4. If you use social media to promote your blog like I do, schedule your posts in advance, so you spend less overall time on social media throughout the day and week.
  5. Find healthier activities to fill your time with like yoga, meditation, journaling, reading, hiking, cooking, etc.
  6. Don’t sleep with your phone next to your bed. It’s ok to use your phone as an alarm – I do too. But set it out of reach so you’re not tempted to start scrolling while you’re waiting to fall asleep.
  7. Look up when walking and make a mental note of all of the things you would have missed if you were looking at your phone!
I want to share a little story from how I applied this to my life this morning, but if you’re short on time then you can stop reading here.

“Each day, discover the magnificent, awesome beauty of the world.”

I was packing up my stuff last night as I get ready to move out this weekend, and I read this quote in an old poetry book I forgot I had. It made me realize how much beauty I was missing every day by constantly looking at a screen all day.
Sure, I get to see a lot of beautiful places around the world from other people’s pictures on Instagram and Facebook, but seeing a beautiful picture doesn’t even remotely compare to experiencing beauty in real life.
That’s why we travel after all, right?
The pictures are meant to inspire us to go chase that beauty and experience it for ourselves. Because pictures never do true beauty justice. True beauty is something we feel, not just something we see.
I’ve been reflecting on that quote above for the past couple of days, and realized how much beauty I’ve been missing all around me by walking with my head down, scrolling Instagram when moving from on place to another, constantly switched on in “work mode”.
So this morning, I put myself in “airplane mode” so to speak. I put my phone in my backpack so that I wouldn’t be tempted by it, and I took the same walk that I’ve been taking for the past 6 months.
But this time the experience was much different.
I stepped outside my door in the brisk cold morning air, and paused. I took a deep breath in and turned my head toward the sky.
I watched the stars for a few seconds, noticed the position of the moon, saw the pink starting to form out on the horizon hinting that sunrise was on it’s way.
It was dark, and I could barely see where I was going. I thought about pulling my phone out to use the flight light, but fought the urge, because I knew the second I lit up my screen I’d be pulled in my the stream of notifications on the lock screen.
So I let the moonlight guide me.
Suddenly I saw a spider hanging down from a tree right in front of my face and dodged it at the last second. My heart was pounding and I had that disgusting creepy crawly feeling. Then I wondered how many spiderwebs I’ve walked through without realizing it during my morning walks, and got even more grossed out.
I shook that out of my mind and turned my attention back to everything happening around me. The sky was getting lighter by the second and I watched as it changed from black to purple to pink to blue and orange.
I admired how beautiful and exotic the palm trees looked against the colorful sunrise. I was reminded of the feeling I used to get when visiting California from Seattle.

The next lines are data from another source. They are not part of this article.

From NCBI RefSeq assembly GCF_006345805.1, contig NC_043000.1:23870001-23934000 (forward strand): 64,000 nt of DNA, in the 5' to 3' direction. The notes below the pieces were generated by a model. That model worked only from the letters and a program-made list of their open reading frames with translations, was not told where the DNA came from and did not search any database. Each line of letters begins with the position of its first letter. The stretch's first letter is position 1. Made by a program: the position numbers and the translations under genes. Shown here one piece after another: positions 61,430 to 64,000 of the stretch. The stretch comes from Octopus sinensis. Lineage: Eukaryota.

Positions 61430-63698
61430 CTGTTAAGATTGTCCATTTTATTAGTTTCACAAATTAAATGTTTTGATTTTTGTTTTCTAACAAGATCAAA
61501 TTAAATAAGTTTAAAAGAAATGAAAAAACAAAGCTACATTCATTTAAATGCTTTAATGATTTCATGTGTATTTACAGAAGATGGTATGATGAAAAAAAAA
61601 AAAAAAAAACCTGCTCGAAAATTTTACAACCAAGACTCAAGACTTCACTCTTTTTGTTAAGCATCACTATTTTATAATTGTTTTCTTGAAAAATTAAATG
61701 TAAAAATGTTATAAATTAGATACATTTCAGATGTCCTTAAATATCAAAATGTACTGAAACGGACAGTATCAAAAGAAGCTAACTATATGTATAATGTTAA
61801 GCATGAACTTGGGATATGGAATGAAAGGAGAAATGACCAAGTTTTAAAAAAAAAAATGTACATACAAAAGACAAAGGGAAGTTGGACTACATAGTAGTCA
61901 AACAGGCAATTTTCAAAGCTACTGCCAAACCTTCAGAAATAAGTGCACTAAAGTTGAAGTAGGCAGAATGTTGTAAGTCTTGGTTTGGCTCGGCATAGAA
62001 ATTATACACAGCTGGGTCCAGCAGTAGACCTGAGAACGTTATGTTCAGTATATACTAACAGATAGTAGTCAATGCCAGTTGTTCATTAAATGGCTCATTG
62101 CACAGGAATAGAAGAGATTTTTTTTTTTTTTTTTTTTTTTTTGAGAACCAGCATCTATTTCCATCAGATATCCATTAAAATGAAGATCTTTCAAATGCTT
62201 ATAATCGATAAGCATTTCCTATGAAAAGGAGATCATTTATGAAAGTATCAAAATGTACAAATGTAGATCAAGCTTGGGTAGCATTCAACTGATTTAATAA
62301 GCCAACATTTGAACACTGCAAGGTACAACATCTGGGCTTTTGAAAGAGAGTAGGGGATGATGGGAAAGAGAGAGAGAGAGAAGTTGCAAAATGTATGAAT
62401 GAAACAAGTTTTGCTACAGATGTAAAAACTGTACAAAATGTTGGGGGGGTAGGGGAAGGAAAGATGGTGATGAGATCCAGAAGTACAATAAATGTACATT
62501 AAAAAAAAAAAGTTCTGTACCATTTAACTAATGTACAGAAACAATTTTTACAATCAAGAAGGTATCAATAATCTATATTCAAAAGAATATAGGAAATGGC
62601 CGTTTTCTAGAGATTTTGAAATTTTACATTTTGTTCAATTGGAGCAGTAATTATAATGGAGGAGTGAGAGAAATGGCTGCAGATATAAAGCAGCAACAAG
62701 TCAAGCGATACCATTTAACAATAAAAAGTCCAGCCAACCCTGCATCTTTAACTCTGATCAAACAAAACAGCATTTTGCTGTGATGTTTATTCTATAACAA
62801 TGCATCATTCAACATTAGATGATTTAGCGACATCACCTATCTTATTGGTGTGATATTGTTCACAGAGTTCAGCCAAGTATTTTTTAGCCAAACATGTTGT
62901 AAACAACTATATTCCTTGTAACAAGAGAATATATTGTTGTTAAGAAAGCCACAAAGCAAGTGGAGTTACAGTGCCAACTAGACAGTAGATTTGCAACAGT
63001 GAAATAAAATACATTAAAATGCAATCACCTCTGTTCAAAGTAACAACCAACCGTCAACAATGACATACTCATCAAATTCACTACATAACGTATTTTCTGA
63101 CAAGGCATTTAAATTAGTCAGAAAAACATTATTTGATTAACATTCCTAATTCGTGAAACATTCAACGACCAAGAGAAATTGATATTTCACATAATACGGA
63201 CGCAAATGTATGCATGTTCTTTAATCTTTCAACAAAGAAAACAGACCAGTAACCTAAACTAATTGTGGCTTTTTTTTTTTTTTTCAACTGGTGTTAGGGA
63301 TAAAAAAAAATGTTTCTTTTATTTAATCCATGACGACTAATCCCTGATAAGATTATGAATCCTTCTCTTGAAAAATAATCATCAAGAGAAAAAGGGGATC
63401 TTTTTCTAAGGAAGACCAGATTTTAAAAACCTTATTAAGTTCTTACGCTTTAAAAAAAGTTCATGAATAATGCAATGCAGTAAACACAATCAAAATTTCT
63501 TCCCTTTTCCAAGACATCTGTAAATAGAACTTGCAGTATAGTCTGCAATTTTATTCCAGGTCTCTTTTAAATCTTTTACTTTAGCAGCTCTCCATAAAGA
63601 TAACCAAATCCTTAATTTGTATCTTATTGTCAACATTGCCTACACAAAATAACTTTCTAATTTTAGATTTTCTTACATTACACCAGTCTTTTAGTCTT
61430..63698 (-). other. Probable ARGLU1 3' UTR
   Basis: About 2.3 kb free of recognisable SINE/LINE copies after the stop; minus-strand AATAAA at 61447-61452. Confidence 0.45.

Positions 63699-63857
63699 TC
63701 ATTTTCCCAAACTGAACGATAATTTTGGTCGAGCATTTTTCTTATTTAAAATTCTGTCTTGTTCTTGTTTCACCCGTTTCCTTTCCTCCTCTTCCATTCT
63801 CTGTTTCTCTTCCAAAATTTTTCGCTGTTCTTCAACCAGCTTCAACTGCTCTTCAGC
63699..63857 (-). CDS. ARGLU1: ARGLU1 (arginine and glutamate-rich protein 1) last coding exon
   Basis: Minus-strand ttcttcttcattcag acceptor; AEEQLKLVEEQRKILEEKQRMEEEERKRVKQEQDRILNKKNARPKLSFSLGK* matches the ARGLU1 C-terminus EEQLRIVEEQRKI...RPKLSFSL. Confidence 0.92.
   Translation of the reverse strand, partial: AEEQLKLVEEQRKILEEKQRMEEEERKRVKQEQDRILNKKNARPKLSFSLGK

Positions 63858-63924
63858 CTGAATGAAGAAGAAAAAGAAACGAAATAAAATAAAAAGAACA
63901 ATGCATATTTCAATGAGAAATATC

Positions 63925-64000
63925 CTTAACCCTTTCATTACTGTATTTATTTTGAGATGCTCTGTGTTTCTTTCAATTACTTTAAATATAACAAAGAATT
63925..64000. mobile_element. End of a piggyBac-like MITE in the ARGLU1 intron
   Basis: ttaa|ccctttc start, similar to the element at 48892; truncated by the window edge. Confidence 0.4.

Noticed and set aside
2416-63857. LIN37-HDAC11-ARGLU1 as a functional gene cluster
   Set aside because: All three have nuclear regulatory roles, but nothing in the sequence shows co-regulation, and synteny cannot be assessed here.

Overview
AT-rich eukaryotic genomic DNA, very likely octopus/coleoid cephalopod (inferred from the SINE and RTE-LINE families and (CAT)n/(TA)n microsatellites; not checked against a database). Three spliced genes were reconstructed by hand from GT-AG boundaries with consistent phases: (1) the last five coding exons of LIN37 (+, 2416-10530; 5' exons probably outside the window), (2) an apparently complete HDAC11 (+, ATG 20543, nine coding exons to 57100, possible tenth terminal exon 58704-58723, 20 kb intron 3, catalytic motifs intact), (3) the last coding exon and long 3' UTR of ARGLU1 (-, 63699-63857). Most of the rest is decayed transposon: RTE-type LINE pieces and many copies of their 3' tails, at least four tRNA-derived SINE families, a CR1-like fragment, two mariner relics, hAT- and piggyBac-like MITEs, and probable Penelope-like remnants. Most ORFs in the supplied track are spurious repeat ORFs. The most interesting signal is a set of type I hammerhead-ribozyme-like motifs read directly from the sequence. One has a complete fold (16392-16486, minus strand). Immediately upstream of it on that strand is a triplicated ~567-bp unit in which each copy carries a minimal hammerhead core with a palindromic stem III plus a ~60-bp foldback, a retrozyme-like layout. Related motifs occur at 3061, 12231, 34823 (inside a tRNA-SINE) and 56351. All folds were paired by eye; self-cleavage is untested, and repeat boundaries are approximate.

In Seattle, we don’t have palm trees, and rarely have sunrises like this outside of summer. In California, we get them more frequently than we don’t. And because of that, it’s so easy to take them for granted.
I felt so grateful during my walk this morning to have had the opportunity to live in California for the past 8 months. Something I used to dream about when living in rainy Seattle my whole life.
For a second, I was actually a little annoyed with myself for not appreciating it more while I was experiencing it this past year. I spend so much time with my head down – scrolling, reading, posting, and engaging on social media to promote my business that I was missing all of the magnificent, awesome beauty happening all around me on a daily basis.
Then I told myself to let go of the past, and just enjoy the moment. 
Starting my day in this way set the tone for the rest of the day. I was in a great mood, felt grateful and excited about everything I was experiencing, and found beauty in the little things that normally get overlooked.

When was the last time you truly disconnected and actively looked for the beauty around you?

It’s a fun exercise to try out during those moments that you would normally whip out your phone – like waiting for your coffee order, taking public transportation, walking from one place to the next, looking out your living room window, drinking tea, sitting in your car at a red light, or any of those other daily moments we tend to let pass us by without paying attention to what’s happening all around us.

You’re not in this alone – let’s make healthy choices together.

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Bre Fowler

Hi, I’m Bre – the founder of The Positive Change Co!
In early 2015, I left my familiar life in Seattle, WA behind to travel the world and become a digital nomad. Traveling as a LIFESTYLE completely transformed me. It was during my first big trip abroad in SE Asia and Australia that I found my passion for healthy living, addiction for personal growth, and a profound sense of purpose in the world. The Positive Change Co. is about more than just eating healthy and taking care of your body, it’s about becoming the best possible version of yourself so that you can offer your best self to others and live a more meaningful life.